Fifa pres­i­dent elction: Gianni In­fantino suc­ceeds Sepp Blat­ter

Bhutan Times - - Editorial -

Gianni In­fantino has suc­ceeded fel­low Swiss Sepp Blat­ter as pres­i­dent of world foot­ball’s gov­ern­ing body Fifa.

The Uefa sec­re­tary gen­eral polled 115 votes, 27 more than clos­est ri­val Sheikh Sal­man bin Ebrahim al-Khal­ifa.

Prince Ali bin al-Hus­sein (four votes) and Jerome Cham­pagne (0) were third and fourth re­spec­tively.

Blat­ter, who had led Fifa since 1998, stood down last year and was lat­er­sus­pended from foot­ball for six years for breach­ing ethics guide­lines.

In­fantino is a 45-year-old lawyer from Brig in the Valais re­gion of Switzer­land, less than six miles from Blat­ter’s home town of Visp.

He en­tered the pres­i­den­tial race when it be­came clear that Michel Pla­tini, boss of Euro­pean foot­ball’s gov­ern­ing body Uefa, could not stand.

“I will work tire­lessly to bring foot­ball back to Fifa and Fifa back to foot­ball,” he said. “This is what we want to do.”

He added: “I feel a lot of emo­tion and have not re­alised yet what has hap­pened to­day. It is still very fresh and it’s been a long and ex­cit­ing jour­ney and I prob­a­bly need some time to chill out and see what has hap­pened.”

The elec­tion was due to be fought be­tween five can­di­dates, but South African Tokyo Sexwale with­drew be­fore vot­ing be­gan in Zurich.

The first round of vot­ing failed to de­ter­mine an out­right win­ner, though In­fantino led with 88, three more than pre-vote favour- ite Sheikh Sal­man.

A sim­ple ma­jor­ity of more than 50% - 104 of 207 avail­able votes - was suf­fi­cient for vic­tory in round two.

Not since 1974, when Joao Have­lange of Brazil beat 13-year in­cum­bent Stan­ley Rous of Eng­land, has a se­cond round been needed.

An emo­tional In­fantino told del­e­gates that to­gether they would “re­store the im­age of Fifa and the re­spect of Fifa”.

He added: “I want to work with all of you to­gether in or­der to re­store and re­build a new era of Fifa where we can again put foot­ball at the cen­tre of the stage.

“Fifa has gone through sad times, mo­ments of cri­sis, but those times are over. We need to im­ple­ment the re­form and im­ple­ment good gov­er­nance and trans­parency. We also need to have re­spect.

“We’re go­ing to win back this re­spect through hard work, com­mit­ment and we’re go­ing to make sure we can fi­nally fo­cus on this won­der­ful game.”

Gary Lineker, an out­spo­ken critic of Fifa and for­mer pres­i­dent Blat­ter, wished In­fantino “all the best” fol­low­ing his ap­point­ment.

The for­mer Eng­land striker added on Twit­ter: “He’s got one hell of a job on his hands but seems a de­cent chap. Needs a size­able new broom.”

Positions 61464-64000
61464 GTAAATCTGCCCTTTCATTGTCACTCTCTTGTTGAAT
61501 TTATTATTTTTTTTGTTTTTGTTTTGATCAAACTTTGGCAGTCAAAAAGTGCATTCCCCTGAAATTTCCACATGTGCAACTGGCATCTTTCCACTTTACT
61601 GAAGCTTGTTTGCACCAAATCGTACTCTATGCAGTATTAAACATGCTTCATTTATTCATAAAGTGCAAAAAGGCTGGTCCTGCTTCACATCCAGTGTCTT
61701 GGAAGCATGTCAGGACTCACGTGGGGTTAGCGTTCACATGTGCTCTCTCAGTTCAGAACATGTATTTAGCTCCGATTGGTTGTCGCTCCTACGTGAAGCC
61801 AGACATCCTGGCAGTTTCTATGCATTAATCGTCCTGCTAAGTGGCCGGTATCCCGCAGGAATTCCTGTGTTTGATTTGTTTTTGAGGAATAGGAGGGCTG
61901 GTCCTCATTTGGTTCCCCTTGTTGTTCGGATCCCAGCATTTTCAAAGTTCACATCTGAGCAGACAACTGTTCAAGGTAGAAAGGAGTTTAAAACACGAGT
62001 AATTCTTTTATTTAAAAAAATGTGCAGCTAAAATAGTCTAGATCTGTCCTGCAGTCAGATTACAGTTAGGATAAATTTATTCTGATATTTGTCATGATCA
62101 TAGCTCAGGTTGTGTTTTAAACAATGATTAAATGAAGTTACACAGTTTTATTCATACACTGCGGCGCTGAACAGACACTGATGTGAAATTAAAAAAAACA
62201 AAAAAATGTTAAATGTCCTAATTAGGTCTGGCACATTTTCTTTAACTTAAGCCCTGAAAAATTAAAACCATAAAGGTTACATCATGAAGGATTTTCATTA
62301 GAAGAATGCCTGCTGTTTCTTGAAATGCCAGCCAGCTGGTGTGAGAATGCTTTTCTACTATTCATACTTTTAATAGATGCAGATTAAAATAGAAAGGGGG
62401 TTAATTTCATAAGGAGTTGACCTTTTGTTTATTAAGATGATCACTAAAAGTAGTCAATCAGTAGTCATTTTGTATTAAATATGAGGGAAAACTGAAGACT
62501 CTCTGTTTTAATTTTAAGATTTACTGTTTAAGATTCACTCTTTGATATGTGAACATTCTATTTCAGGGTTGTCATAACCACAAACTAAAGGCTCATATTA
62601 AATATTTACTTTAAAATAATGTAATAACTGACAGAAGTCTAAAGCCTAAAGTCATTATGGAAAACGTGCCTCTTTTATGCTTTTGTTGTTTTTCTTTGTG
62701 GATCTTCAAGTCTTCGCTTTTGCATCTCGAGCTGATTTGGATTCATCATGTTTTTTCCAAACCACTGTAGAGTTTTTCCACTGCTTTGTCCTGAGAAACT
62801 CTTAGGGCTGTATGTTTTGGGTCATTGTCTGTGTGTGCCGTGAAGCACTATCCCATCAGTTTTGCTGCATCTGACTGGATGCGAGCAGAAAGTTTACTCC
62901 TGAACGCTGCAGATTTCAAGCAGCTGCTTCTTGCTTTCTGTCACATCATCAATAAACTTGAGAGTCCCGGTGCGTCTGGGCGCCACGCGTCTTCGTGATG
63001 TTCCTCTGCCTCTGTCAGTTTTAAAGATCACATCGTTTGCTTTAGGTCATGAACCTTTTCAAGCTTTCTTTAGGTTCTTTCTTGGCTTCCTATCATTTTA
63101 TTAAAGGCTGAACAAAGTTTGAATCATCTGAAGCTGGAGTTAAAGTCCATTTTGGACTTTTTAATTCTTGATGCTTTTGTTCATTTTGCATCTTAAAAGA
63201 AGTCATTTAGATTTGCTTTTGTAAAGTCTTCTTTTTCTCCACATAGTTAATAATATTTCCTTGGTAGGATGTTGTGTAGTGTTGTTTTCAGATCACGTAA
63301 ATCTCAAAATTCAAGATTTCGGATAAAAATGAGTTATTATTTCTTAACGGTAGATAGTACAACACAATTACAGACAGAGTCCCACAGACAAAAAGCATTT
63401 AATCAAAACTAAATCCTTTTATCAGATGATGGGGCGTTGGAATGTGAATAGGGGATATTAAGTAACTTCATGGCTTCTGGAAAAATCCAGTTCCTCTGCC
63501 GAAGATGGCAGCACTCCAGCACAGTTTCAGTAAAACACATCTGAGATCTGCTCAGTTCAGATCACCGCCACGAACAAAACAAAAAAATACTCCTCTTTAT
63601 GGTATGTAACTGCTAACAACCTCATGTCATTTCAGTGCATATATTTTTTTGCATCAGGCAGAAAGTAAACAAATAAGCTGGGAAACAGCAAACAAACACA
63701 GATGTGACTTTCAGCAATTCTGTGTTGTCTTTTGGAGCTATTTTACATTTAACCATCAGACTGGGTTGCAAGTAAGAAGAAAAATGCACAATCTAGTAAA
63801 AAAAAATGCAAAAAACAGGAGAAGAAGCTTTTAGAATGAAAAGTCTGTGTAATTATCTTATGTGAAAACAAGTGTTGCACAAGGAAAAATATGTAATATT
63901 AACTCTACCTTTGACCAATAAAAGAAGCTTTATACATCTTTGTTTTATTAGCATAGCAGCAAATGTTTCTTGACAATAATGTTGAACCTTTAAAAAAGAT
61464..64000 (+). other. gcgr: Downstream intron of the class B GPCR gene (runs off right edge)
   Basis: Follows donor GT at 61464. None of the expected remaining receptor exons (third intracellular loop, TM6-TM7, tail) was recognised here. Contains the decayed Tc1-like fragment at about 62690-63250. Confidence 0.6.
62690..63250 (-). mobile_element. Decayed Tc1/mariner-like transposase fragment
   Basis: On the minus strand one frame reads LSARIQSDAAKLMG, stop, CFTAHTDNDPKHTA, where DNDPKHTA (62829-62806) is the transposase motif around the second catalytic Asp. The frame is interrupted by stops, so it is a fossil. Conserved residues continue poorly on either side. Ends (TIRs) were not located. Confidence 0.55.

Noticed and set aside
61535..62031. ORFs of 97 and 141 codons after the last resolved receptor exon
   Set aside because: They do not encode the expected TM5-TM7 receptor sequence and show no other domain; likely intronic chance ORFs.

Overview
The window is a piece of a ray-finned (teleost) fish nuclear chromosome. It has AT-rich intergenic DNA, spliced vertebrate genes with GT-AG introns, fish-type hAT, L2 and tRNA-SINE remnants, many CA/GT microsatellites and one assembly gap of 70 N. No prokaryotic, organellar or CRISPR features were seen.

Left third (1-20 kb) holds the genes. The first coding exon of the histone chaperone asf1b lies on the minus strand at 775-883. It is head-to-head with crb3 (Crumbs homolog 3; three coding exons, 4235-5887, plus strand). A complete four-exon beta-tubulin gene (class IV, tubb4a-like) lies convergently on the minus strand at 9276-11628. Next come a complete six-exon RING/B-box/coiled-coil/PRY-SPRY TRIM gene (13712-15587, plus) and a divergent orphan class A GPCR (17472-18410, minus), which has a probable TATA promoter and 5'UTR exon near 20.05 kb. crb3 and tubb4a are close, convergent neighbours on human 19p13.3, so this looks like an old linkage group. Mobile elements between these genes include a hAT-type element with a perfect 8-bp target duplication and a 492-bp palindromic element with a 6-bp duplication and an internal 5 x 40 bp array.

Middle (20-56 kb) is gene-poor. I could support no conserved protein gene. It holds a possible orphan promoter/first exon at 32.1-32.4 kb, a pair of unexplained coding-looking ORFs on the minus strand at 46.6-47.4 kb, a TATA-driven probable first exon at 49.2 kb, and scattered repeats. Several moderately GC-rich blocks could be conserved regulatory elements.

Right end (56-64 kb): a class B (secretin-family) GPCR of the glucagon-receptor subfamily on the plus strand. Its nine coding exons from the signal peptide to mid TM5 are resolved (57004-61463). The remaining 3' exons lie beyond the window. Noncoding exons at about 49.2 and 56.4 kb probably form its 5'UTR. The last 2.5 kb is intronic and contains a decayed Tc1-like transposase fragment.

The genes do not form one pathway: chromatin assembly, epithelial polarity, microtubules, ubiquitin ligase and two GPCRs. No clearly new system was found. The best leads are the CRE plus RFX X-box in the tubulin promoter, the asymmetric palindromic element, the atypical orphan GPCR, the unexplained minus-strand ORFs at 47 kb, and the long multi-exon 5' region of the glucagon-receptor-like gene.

The tele­vi­sion pre­sen­ter then joked: “Have this weird feel­ing that Gianni In­fantino will pull off his mask to re­veal Sepp Blat­ter.”

Por­tuguese great Luis Figo added his con­grat­ula- tions, tweet­ing: “Fi­nally the change ar­rived. It’s time for a new era in Fifa.”

English Foot­ball As­so­ci­a­tion chair­man Greg Dyke said: “He is not a politi­cian and he is not an ego. Fifa has been dom­i­nated by egos for a very long time. He is the type of per­son who will just get on with the job.”

Rus­sian sports min­is­ter Vi­taly Mutko said: “I am happy. We sup­ported him from the start. World foot­ball needs such a prag­ma­tist.”

Ger­man foot­ball fed­er­a­tion in­terim pres­i­dent Rainer Koch said: “We are happy and re­lieved with Gianni In­fantino’s vic­tory and the fact that Euro­pean foot­ball will con­tinue to have a strong in­flu­ence.”

Nor­way’s Karen Espelund, a mem­ber of Uefa’s ex­ec­u­tive com­mit­tee, added: “We needed some­one cred­i­ble, we needed a clean win­ner, a clean man. I be­lieve we have that in Gianni.”

In­ter­na­tional Olympic Com­mit­tee pres­i­dent Thomas Bach said he was look­ing for­ward to work­ing with In­fantino for “the sake of sport”.

US Soc­cer pres­i­dent Su­nil Gu­lati tweeted: “Con­grat­u­la­tions. We look for­ward to work­ing to­gether to em­brace re­form and good gov­er­nance.”

Beaten op­po­nent Sheikh Sal­man said that the Asian Foot­ball Con­fed­er­a­tion would look for­ward to work­ing with the new-look Fifa and its pres­i­dent to re­form world foot­ball’s gov­ern­ing body and to “re­in­state foot­ball’s cred­i­bil­ity glob­ally”.

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